economy. Second, the model economy produces a signi cant increase in the volatility of vacancies and unemployment (Table 6). Furthermore, unemployment and tightness are negatively correlated: the correlation switches sign from 0:15 to 0:91, a value which is almost identical to the correlation in the German data. Theory can now also account for a weakly negative correlation between unemployment and productivity. Table 5: Labor market indicators and labor productivity, arti cial economy ( > 0) v s p v 1.00 -074 096 068 s 1.00 -091 -003 1.00 044 p 1.00 Before discussing the payroll-related propagation mechanism in detail, it is informative to consider other attributes of the arti cial economy. Tables 6 and 7 show that the introduction of payroll taxation generates unemployment that not only moves countercyclically, but is also volatile and serially correlated, in line with German joblessness. Likewise, vacancies are strongly cyclical. The volatility of vacancies relative to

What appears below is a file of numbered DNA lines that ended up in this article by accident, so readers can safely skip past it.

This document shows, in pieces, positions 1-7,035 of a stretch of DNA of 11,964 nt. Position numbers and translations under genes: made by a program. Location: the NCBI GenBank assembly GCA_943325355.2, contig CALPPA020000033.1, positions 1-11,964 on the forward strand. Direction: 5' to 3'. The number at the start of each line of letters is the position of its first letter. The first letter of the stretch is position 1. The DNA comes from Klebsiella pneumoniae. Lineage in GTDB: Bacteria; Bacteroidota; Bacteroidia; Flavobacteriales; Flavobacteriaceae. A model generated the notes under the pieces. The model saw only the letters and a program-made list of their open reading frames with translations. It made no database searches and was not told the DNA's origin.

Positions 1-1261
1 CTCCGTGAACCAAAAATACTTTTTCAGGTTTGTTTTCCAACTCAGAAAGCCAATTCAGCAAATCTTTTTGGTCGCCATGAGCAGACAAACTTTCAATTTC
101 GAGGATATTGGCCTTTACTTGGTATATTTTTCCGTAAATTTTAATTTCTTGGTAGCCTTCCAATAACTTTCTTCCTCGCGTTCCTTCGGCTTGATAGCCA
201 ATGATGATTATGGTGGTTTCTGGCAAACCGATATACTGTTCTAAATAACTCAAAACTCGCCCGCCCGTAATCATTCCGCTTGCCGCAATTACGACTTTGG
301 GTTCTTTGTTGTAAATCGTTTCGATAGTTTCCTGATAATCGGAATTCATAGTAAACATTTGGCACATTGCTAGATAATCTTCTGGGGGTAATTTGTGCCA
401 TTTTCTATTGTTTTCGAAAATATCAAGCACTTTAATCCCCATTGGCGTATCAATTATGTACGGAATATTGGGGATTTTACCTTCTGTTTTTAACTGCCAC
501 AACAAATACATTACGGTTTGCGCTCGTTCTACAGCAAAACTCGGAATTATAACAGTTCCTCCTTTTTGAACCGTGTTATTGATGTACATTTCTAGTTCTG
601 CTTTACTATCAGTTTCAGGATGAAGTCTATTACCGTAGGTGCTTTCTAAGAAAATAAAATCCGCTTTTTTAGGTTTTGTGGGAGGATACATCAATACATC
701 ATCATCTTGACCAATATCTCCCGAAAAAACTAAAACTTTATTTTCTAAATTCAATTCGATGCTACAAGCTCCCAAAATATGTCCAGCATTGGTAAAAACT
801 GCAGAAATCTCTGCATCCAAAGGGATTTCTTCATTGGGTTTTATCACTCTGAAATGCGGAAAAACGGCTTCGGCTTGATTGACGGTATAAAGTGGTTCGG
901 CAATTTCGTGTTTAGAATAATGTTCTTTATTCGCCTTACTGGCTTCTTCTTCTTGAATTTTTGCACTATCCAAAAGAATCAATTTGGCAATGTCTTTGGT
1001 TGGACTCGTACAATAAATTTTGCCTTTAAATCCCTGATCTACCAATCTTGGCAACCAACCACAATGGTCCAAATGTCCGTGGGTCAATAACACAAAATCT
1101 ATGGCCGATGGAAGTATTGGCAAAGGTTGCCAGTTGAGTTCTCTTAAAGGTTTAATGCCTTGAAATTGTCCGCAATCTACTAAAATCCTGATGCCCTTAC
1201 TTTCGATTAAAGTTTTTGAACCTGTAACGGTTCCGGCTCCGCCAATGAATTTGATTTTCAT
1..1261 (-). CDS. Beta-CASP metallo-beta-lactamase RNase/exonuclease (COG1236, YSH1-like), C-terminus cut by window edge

productivity in the arti cial economy increases by about thirtyfold, also taking on a value similar to that in the data. Lastly, Table 7 also suggests that the intertemporal e ects of taxes (on search and vacancy choice as well as on wage setting) can help create labor market persistence commonly observed in data: in our arti 22 Source: http://www.doksinet cial economy, vacancies and unemployment exhibit autocorrelations much more consistent with empirical observation than the model without labor taxation.20 Table 6: Unemployment (s) and vacancies (v) Germany Model: = 0 Model: > 0 = 13.24 1.82 12.37 v y 11.41 1.46 8.57 s= y (v; y) 0.67 0.61 0.99 (s; y) -0.74 0.16 -0.81 Table 7: Labor market tightness and persistence Germany Model: = 0 Model: > 0 = p 34.52 0.99 31.47 ( ; p) 0.29 0.79 0.51 (v; v 1 ) 0.95 0.31 0.82 (s; s 1 ) 0.95 0.25 0.91 The models improved performance is evidently related to the countercyclical nature of payroll taxation, which follows directly from the